A vital port on the renowned Mississippi River, the city of New Orleans is steeped in culture and history. Even so, areas of this historic city have long struggled with poverty and its socioeconomic effects. The neighborhoods surrounding the Success Preparatory Academy are no exception. Located in a very old and run-down section of New Orleans, abandoned and boarded-up homes line the streets, most dating back to the devastation of Hurricane Katrina in August of 2005, serving as an outward sign of the daily struggles that residents face.
As a result of these circumstances, the Success Preparatory Academy serves as a beacon of hope and a safe haven for children living in New Orleans. Its friendly and professional staff creates a warm, welcoming environment where children feel secure – a sentiment that they may not experience in their difficult home lives – and receive a well-rounded education.
Higher education is the focus
Located on Bienville Street in the Lower Mid-City/Treme neighborhood, not far from the historic French Quarter, the Success Preparatory Academy offers children a curriculum that prepares them for college; and it is complemented by a variety of after-school activities, because the administration believes that even before children reach high school, it is important to emphasize the importance of higher education to them, so that they will have more opportunities to succeed in the future.
Eighty-seven percent of the children that attend the Success Preparatory Academy come from low-income families. Children are required to wear uniforms there – khaki pants or skirts. The uniforms consist of polo shirts with the school logo, and they are color-coded by grades: kindergarten through grade five wear maroon, sixth and seventh grades wear navy, and eighth-graders wear gray. Students are allowed to wear college sweatshirts of any color over their uniform shirts. Children Incorporated provides our sponsored and unsponsored kids with these sweatshirts.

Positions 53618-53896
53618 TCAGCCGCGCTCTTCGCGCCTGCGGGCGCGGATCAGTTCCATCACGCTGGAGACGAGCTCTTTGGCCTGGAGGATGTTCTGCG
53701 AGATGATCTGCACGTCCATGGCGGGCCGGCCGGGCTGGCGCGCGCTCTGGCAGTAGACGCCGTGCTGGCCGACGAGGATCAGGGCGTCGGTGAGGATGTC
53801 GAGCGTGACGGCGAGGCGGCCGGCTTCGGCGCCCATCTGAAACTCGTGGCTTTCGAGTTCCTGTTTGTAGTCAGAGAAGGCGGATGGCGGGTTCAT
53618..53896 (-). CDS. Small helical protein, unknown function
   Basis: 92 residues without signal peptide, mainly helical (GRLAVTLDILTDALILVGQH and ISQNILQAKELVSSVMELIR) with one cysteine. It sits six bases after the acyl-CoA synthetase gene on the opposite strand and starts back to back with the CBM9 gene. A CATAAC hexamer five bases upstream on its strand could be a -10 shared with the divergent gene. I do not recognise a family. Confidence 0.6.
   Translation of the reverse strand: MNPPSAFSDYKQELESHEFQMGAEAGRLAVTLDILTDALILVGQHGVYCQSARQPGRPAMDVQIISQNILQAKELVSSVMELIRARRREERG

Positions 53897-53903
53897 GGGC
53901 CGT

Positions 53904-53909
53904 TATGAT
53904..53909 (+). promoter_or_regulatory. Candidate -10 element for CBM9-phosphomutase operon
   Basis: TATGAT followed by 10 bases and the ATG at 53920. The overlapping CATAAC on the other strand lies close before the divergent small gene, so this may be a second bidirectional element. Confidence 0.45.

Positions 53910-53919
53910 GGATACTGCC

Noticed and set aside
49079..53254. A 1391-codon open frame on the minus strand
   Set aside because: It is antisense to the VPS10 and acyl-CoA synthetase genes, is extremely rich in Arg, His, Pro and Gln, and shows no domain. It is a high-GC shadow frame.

Since the Success Preparatory Academy embraces a focus on college preparation, university banners from across the country decorate the halls. Teachers adorn their classrooms with items and colors from the universities that they attended. On certain days, the students may wear college tee shirts if they’ve been receiving good grades and have been behaving well.
A need for fresh fruits and vegetables
Our volunteer coordinator at the school is Rachel. On a recent visit to the Success Preparatory Academy, Rachel told our Director of U.S. Programs, Renée Kube, that her greatest need at the school is help with basic necessities – especially with offering fresh produce to the children. She said that the sponsored and unsponsored kids there love fresh fruit, but that most don’t ever have any in their homes; and the corner stores in their neighborhoods don’t sell them. There is a “food desert” in the middle of a bustling city.
Since the Success Preparatory Academy embraces a focus on college preparation, university banners from across the country decorate the halls.
A food desert is an area where fresh fruits and vegetables are not available. Large parts of New Orleans – specifically the poorer sections – don’t have grocery stores. Instead, they have corner markets where one can purchase snacks and some canned goods, but not nutritious whole foods.
“If families have transportation barriers or illnesses, or mobility problems or other obstacles to getting out of their neighborhoods, what they’re limited to are these little corner stores,” said Renée. “For thousands of families, fresh fruits and vegetables just can’t be found.”
Helping to keep the water running
While visiting the school, Renée also had the chance to meet with one of our sponsored children, Ricky*, who has a special sponsor that supports him well beyond sponsorship. With the additional money that his sponsor sends, Rachel has had the opportunity to purchase an entire winter wardrobe and a laptop computer for Ricky. The money has also helped Ricky’s mom to pay their water bill down so that their water would not be turned off, which was a huge help to his family. Last holiday season, Ricky’s sponsor purchased a Thanksgiving meal – from the paper products to the pecan pie – for his entire family.
Ricky’s mom is so thankful for the assistance that he receives. As a single mother raising her kids and grandkids, she tries hard to make ends meet – but it is really difficult for her to generate enough income to support everyone. According to Rachel, Ricky’s mom says that the Children Incorporated program has changed the lives of her entire family.
*Name changed for child’s protection.
HOW DO I SPONSOR A CHILD IN NEW ORLEANS?
You can sponsor a child in New Orleans in one of two ways: call our office at 1-800-538-5381 and speak with one of our staff members, or email us at firstname.lastname@example.org.